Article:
Linked by David Adams on Tue 13th Dec 2011 02:38 UTC, submitted by estherschindler
Geek stuff, sci-fi...

Carol Pinchefsky contemplates commercial skipping DVRs, and other tales of really good technology that vanished, in 7 Awesome Bits of Tech That Just Freakin' Disappeared. As Pinchefsky writes: "...It got me thinking about awesome technology that we somehow ditched. The airship? Awesome. Slide rules? Awesome awesome. Mir Space Station? Boss-level awesome. And now just thinking about wristwatches with calculators makes me suffer a sense of short-term nostalgia (as in Douglas Coupland's Generation X). Here are some of the coolest features and products that we’ve lost along the way to 2012.

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RE: hypercard
by frderi on Tue 13th Dec 2011 20:36 UTC in reply to "hypercard"
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I think one of the key issues with HyperCard was just that it just was trying to be too much. While being a noteworthy tool when it came out, more specific tools like the spreadsheet, database applications like FileMaker and Access, and later on programming tools like Director and other RAD environments were just more focused towards trying to solve a specific set of problems instead which made them ending up better suited for solving each of the problems HyperCard tried to tackle in one sweep.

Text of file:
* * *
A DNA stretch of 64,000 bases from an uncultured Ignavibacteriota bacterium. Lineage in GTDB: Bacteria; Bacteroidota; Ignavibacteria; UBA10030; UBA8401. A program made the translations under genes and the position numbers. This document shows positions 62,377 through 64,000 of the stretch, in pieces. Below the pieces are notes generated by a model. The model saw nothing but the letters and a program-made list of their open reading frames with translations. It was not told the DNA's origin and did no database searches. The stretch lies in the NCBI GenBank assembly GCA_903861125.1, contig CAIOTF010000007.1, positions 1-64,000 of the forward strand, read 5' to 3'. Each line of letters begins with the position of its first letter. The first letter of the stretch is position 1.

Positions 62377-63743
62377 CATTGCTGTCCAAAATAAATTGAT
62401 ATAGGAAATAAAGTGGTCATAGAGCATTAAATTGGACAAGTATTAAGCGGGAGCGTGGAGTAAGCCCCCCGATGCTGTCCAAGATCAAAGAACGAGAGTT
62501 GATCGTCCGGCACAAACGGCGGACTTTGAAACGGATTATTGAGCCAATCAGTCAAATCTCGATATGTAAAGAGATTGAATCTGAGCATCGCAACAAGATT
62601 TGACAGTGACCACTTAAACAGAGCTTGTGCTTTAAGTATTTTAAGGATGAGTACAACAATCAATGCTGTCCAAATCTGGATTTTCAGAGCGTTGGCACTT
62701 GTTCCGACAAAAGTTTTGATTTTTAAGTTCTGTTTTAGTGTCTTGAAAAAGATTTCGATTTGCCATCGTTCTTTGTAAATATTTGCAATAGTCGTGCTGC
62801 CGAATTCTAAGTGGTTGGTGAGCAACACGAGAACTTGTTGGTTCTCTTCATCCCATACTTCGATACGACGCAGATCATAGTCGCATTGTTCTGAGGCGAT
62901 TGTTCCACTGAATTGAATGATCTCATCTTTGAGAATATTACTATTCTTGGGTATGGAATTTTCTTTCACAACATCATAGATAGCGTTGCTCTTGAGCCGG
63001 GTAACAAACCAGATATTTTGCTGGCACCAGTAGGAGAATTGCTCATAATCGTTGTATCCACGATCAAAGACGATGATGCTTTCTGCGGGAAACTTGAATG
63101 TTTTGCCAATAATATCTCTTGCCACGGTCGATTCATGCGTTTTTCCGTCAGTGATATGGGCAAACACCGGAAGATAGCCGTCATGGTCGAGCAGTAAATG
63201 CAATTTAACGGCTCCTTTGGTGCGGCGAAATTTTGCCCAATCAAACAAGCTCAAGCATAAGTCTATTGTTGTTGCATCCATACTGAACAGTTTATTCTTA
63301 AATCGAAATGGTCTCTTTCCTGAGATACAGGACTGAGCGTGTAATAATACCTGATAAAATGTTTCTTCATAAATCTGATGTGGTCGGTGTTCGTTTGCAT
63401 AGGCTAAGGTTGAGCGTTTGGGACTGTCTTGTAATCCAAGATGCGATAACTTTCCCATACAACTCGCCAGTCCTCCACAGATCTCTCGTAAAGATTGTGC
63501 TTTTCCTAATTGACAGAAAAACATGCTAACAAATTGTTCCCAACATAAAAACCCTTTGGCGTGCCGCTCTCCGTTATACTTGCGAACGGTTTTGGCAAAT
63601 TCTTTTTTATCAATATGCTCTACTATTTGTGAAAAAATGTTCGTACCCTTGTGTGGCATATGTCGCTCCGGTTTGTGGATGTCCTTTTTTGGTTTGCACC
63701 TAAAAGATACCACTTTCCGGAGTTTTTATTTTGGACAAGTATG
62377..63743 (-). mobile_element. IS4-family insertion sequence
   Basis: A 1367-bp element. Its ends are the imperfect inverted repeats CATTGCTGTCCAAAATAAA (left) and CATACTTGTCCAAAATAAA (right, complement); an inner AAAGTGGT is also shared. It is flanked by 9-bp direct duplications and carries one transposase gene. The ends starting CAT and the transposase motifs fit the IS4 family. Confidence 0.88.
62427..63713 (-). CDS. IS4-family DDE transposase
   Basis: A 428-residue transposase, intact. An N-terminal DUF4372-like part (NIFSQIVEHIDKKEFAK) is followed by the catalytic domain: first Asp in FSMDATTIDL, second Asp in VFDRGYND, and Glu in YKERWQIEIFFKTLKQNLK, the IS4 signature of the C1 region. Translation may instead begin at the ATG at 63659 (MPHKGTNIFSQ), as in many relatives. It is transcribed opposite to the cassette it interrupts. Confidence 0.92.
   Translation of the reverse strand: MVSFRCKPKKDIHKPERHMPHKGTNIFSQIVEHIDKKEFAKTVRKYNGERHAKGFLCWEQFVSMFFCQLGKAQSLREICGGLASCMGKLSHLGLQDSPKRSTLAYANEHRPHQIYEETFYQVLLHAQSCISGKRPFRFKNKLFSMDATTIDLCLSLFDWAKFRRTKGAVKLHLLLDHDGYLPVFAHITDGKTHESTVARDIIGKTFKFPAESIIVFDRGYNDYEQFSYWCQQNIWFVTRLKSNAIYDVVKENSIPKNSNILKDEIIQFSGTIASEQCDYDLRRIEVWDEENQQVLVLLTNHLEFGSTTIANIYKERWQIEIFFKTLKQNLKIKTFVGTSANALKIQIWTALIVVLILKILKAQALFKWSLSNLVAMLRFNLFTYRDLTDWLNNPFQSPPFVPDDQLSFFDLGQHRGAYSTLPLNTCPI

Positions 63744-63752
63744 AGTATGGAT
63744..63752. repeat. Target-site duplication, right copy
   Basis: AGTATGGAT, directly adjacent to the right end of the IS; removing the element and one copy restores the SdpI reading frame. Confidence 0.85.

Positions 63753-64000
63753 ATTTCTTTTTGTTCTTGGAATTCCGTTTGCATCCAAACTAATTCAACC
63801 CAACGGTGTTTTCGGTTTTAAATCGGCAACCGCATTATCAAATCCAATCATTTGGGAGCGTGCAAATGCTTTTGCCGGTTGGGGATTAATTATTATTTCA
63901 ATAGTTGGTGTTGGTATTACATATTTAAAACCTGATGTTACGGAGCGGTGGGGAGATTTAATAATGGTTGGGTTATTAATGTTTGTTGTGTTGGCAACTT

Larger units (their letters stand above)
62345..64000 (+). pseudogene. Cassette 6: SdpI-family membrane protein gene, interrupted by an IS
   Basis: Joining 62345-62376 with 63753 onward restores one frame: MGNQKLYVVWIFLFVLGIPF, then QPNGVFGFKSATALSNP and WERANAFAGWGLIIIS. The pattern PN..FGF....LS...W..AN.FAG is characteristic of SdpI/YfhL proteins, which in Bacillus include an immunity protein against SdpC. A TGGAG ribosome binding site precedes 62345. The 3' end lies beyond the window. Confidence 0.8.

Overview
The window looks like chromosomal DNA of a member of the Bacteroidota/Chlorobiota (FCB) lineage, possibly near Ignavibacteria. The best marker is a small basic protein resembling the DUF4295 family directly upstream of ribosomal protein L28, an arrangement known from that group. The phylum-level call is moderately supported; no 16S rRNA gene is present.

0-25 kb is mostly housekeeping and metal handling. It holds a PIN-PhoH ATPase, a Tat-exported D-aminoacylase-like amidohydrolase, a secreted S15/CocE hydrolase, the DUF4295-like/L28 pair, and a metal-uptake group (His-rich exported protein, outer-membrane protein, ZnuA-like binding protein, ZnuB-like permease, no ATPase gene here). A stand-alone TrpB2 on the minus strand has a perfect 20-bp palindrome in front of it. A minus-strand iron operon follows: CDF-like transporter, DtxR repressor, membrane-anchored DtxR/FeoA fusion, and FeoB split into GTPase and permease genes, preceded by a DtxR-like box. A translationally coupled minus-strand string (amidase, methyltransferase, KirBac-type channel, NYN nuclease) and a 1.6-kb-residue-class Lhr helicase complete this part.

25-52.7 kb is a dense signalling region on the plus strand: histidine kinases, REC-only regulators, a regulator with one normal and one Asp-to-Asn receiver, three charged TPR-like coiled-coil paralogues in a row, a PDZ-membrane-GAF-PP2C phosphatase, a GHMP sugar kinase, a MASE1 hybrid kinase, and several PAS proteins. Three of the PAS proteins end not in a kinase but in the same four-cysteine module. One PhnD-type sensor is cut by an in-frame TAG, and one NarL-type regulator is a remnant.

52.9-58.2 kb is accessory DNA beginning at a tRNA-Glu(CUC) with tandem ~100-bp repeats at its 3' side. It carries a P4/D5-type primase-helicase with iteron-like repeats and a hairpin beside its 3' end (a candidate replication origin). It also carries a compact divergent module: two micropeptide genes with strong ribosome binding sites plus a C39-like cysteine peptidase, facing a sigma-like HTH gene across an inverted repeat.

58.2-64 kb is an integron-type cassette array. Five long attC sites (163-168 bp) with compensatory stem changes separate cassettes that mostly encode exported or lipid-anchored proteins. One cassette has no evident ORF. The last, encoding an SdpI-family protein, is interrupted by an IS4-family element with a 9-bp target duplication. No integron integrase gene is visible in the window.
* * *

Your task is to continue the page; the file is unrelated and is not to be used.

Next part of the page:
Also, when HyperCard came out, the personal computing experience was conceived in a stand alone, single user, computer centric environment, not a multi user networked model which became increasingly important when personal computers got linked together in a network and people started collaborating trough it. Most of the more specialized stand alone applications like spreadsheets and database applications eventually had network features like ODBC connections and centralized data storage bolted on which allowed them to work on centralized data, which proved elementary in their success for surviving in a multi user central data environment.

If anything, the story of the demise HyperCard is just proof in history that even platform-based technology needs to be tailored to and built for solving real-world problems rather than being an interesting technology by their own right.

Edited 2011-12-13 20:37 UTC

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